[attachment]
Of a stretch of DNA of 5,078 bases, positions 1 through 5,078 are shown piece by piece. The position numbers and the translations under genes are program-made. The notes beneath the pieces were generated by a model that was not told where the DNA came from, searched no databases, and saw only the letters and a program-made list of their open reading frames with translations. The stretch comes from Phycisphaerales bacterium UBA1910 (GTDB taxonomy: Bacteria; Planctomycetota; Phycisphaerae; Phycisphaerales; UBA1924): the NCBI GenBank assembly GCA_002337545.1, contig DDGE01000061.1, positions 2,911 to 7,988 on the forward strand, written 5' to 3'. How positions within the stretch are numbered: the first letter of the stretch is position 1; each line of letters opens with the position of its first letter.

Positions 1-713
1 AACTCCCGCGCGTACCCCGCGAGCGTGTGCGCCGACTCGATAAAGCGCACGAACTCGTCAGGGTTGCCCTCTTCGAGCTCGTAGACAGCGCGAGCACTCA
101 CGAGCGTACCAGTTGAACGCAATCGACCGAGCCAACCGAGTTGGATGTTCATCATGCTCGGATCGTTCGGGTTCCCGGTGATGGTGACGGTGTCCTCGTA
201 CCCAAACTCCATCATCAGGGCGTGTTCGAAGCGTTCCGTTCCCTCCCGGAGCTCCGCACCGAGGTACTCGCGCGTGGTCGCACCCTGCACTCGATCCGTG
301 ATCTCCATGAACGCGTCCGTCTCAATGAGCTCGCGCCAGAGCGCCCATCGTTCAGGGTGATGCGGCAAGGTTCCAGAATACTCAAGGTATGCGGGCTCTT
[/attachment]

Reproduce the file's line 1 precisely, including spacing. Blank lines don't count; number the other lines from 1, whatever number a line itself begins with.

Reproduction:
Of a stretch of DNA of 5,078 bases, positions 1 through 5,078 are shown piece by piece. The position numbers and the translations under genes are program-made. The notes beneath the pieces were generated by a model that was not told where the DNA came from, searched no databases, and saw only the letters and a program-made list of their open reading frames with translations. The stretch comes from Phycisphaerales bacterium UBA1910 (GTDB taxonomy: Bacteria; Planctomycetota; Phycisphaerae; Phycisphaerales; UBA1924): the NCBI GenBank assembly GCA_002337545.1, contig DDGE01000061.1, positions 2,911 to 7,988 on the forward strand, written 5' to 3'. How positions within the stretch are numbered: the first letter of the stretch is position 1; each line of letters opens with the position of its first letter.